Crime statistics suggest private force can work: Community patrols in Sedgefield could lend weight to a call for innovation in local policing. Malcolm Pithers reports

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The Independent Online
SEDGEFIELD, near Durham, has been quietly and successfully operating its own private crime-fighting force or, more accurately named, community patrols, for exactly a year.

The district council was the first in Britain to hire a specially trained squad to cover the ground its own police did not have the time or manpower to deal with. The council spent more than pounds 200,000 on the scheme, hiring a former senior policeman, John Reed, to run it. There are now 11 uniformed patrol officers equipped with six vehicles, security-type uniforms, radios and the use of a computer-based control centre.

The council and the people running the patrols have always been keen to play down the notion that they are simply a private 'force'. Its role has always been to respond to demands to combat vandalism and anti-social behaviour. Everyone recruited to the community patrols has been carefully selected and thoroughly trained specifically to avoid confrontations.

Young lads, either playing truant or with little or no prospect of work, now gang together on estates in the North-east and have created what locals call a 'climate of trouble'. It is these youngsters, who boast about joyriding and vandalising houses, parks and anything else that catches their mood, that the patrols are trying to deal with.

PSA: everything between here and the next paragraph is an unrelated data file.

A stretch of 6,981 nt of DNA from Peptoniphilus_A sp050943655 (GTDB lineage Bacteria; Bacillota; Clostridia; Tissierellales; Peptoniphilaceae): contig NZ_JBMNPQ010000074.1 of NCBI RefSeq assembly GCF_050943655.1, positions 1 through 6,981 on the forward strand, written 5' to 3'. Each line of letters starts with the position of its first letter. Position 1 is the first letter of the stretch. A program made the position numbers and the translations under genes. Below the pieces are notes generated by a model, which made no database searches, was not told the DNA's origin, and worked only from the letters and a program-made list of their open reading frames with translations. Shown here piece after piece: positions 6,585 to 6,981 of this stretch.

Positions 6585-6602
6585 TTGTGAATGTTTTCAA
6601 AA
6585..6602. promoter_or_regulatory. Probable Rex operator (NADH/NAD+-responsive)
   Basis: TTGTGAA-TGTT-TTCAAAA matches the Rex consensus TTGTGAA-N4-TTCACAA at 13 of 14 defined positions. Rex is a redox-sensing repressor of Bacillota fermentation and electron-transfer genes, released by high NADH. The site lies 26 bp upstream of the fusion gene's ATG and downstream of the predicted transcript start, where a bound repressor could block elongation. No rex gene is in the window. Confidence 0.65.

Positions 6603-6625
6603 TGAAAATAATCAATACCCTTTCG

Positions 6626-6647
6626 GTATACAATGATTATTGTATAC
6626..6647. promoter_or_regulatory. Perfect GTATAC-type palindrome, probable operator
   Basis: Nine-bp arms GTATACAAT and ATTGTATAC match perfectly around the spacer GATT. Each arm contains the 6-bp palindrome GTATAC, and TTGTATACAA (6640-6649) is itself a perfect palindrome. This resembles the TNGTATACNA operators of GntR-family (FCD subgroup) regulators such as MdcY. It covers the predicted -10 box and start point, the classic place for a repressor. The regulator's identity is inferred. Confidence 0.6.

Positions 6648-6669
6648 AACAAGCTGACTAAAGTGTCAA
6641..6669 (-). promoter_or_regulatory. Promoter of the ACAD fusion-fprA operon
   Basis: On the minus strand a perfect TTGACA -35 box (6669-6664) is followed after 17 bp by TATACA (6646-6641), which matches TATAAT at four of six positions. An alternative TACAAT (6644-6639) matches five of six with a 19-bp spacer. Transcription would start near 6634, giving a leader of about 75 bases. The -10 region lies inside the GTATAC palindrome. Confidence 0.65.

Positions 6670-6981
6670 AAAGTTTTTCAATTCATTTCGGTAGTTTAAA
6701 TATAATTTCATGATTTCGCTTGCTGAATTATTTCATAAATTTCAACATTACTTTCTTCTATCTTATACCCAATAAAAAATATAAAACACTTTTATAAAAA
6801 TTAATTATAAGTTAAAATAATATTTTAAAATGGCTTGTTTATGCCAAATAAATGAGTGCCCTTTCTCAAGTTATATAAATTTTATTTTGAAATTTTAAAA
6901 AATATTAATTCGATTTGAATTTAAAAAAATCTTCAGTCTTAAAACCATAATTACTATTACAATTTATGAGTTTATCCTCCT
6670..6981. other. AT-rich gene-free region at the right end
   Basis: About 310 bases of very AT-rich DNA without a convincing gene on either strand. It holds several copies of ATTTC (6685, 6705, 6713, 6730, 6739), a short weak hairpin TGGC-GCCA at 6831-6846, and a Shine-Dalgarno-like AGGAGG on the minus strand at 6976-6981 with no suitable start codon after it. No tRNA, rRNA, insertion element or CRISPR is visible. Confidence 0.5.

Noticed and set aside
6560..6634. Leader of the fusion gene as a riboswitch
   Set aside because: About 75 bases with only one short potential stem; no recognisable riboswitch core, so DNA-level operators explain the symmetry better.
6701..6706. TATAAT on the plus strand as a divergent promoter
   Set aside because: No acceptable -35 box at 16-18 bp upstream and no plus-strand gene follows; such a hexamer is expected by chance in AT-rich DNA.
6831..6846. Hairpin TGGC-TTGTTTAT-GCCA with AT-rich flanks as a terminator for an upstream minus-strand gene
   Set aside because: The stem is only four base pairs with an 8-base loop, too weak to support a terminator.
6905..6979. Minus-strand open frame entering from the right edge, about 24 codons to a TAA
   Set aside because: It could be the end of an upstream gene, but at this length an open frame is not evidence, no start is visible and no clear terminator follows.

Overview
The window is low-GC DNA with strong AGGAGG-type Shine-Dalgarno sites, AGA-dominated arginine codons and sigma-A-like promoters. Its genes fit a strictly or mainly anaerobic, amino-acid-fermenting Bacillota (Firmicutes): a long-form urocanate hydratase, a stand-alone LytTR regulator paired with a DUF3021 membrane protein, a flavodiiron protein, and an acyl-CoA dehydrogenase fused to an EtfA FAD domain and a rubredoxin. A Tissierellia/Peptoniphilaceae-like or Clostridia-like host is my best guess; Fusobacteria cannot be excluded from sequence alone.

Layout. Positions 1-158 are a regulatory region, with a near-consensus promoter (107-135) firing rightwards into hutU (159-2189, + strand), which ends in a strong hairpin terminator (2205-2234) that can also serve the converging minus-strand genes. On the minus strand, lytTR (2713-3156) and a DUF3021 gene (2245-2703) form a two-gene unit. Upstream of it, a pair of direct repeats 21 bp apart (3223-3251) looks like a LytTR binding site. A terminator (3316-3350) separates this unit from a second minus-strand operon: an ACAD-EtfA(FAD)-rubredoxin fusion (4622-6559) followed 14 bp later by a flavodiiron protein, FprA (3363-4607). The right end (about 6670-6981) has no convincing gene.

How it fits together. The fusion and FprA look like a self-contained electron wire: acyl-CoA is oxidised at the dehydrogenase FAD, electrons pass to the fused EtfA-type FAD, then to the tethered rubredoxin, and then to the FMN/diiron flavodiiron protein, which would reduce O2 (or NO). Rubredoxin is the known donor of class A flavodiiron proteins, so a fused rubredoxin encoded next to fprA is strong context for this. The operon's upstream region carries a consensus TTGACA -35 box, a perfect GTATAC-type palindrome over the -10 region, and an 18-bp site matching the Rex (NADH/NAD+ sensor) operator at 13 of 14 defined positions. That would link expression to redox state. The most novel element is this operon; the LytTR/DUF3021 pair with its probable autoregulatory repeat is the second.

The new force, too, is having a dramatic effect in fighting crime on the estates. Since it was set up there have been more than 10,000 calls from the public, who have seen vandals at work or have information about petty crime. The crime rate in the Sedgefield district has dropped by 20 per cent, although this cannot be entirely due to the community force.

'They thought we were all going to be ex-squaddies or bobbies who wanted to put the boot in,' says Rick Shingler, 39, one of the newly recruited officers. He is ex-Army but determined not to be caught up in the mindless spiral of aggression he knows is never far away on his foot patrols around the more difficult areas. There had been an 8 per cent rise in crime just before the force was set up.

Mr Reed has now been asked to lecture on the system throughout the country. Other councils, Swansea in particular, are looking in detail at the scheme. Sedgefield council intends eventually to bring in other agencies, social services and education departments, the police and possibly the probation service to consider new initiatives in tackling the social problems they feel trigger vandalism and crime.

The initial response to the new force, at least from the police, was reservation. They were wary of what they privately felt was an untrained force that might run into serious difficulties. Now that the force has established itself and is seen to be providing a useful link between the community and the police, relationships seem stronger.

(Photograph omitted)

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